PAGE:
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Are we ready for children to have full access?

Thinking a bit about the implications of the OLPC project. Let’s say it’s successful and the project delivers millions of units as it plans. That means in just a few years there will be millions of children who are connected to the web…most of them “unsupervised.” Not unsupervised in relation to the hoopla with MySpace…maybe “on their own” would be a better description.

The concept reminded me of one of my favorite books, Ender’s Game, by Orson Scott Card and its subsequent sequels. (You should read all the books in this series…they’re a must!) Among other plot lines there are two characters, Peter and Valentine Wiggin, who are brilliant children that conduct a worldwide political discussion in the public forums in order to begin shaping public policy. They use the names of John Locke and Demosthenes and remain anonymous to the world, so no one knows that they’re only around 12 years old. They end up creating a political climate in which Peter, writing as Locke, eventually becomes the political uniter of the world. (That’s not a great summary, but you get the gist.)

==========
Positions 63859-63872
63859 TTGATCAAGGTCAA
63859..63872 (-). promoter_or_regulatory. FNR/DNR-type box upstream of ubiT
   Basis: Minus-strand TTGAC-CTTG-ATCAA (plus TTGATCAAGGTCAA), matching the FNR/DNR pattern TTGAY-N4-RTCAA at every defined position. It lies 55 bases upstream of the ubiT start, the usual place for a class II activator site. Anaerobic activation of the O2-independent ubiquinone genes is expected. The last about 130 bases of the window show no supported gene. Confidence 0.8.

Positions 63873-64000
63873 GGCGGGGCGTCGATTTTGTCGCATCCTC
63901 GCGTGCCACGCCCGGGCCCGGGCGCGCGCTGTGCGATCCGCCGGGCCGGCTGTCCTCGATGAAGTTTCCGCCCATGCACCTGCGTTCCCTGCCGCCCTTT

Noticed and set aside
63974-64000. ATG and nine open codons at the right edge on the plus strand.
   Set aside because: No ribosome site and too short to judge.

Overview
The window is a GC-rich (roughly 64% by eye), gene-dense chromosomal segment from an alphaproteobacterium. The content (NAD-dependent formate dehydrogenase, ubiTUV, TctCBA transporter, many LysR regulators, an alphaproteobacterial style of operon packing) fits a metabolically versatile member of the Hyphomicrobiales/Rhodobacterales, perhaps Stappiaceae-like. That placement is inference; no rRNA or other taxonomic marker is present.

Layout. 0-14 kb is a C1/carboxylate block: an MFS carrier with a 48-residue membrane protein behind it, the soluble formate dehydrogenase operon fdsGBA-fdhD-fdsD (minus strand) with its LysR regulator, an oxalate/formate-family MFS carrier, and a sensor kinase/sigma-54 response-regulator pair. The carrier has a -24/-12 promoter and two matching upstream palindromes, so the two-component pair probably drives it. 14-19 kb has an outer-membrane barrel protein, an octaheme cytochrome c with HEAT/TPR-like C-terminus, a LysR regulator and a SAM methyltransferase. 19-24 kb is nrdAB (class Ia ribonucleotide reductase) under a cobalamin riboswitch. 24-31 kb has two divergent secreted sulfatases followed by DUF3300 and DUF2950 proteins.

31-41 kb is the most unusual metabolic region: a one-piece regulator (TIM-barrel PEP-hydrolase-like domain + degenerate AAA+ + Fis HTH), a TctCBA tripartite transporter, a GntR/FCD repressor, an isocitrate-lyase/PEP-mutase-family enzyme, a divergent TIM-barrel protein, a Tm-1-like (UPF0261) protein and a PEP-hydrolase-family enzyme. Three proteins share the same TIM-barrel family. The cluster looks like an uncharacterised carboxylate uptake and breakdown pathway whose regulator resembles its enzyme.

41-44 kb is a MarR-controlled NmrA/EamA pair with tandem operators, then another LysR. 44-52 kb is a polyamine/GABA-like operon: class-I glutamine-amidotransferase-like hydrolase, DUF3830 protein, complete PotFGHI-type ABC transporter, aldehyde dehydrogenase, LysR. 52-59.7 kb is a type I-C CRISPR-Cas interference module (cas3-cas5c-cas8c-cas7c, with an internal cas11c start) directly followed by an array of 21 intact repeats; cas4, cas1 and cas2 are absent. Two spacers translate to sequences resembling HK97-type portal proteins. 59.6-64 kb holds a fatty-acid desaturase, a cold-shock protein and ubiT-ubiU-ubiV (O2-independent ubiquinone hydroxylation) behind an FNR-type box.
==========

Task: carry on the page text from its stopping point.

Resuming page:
Now, back to the OLPC and the title of this entry. Are we as official adults and productive members of society ready to give up power to those children who will have more access to, and understanding of, the latest information and technology? It’s kind of a rhetorical question, because I don’t think it matters if we are or not, they’re going to take over. How long will it be?


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